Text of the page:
Mexico City — Mexico’s state-owned oil company Petróleos Mexicanos (Pemex) has resumed exports of super-light crude oil, a hydrocarbon that is easy to refine, six years since the last shipment.
The energy giant led by Octavio Romero Oropeza exported 48,000 barrels per day of Olmeca oil during July, having not exported the variety since August 2017, a month during which it shipped 49,300 barrels per day.
Olmeca oil represents 11% of the 1.57 million barrels per day produced daily by Pemex, but only 5% of the total exported by the company.
The importance of Olmeca oil lies in the fact that it is the lightest of all Mexican crudes with a gravity of 38-39 degrees API and a sulfur level of 0.73 to 0.95% by weight. These characteristics make it a good product for high-value lubricants and petrochemicals.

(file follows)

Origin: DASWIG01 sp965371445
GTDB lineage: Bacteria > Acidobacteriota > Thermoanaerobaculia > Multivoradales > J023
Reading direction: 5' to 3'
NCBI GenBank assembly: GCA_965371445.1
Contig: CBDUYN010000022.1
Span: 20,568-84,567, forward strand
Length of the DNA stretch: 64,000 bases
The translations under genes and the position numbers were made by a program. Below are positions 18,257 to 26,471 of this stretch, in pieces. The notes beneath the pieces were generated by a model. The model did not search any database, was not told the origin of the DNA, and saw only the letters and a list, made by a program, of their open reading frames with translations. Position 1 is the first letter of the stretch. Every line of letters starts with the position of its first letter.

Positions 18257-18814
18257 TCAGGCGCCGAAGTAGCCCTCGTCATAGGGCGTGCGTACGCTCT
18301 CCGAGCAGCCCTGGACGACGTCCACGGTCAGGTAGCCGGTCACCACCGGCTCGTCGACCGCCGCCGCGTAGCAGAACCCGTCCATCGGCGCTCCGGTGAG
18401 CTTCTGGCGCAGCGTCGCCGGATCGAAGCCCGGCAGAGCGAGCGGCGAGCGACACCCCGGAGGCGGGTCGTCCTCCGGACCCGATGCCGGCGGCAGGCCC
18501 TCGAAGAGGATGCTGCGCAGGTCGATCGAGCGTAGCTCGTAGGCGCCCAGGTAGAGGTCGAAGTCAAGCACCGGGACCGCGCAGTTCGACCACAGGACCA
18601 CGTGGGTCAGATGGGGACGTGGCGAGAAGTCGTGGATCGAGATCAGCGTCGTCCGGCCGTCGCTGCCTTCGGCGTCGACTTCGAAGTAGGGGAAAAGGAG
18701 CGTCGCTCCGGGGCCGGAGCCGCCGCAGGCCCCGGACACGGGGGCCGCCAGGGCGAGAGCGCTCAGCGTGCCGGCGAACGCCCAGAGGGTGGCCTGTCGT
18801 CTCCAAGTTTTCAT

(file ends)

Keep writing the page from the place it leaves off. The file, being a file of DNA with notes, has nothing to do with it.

Pemex also obtains the highest amount of gasoline from each barrel of Olmeca (50%) compared to other crudes such Maya (33%), the variety it produces the most of, and 12% of fuel oil compared to the amount obtained from Maya (52%).
Pemex’s refineries are configured to process light crudes, so the change in the extraction trend toward heavier crudes has reduced the company’s refining capacity.
Crude exports fell 12% but remain above one million barrels per day (1.05 million), but are still far from the goal of the government of President Andrés Manuel López Obrador, who promised to end crude exports this year to refine all of it in Pemex refineries, but the excess fuel oil produced prevents them from processing more oil.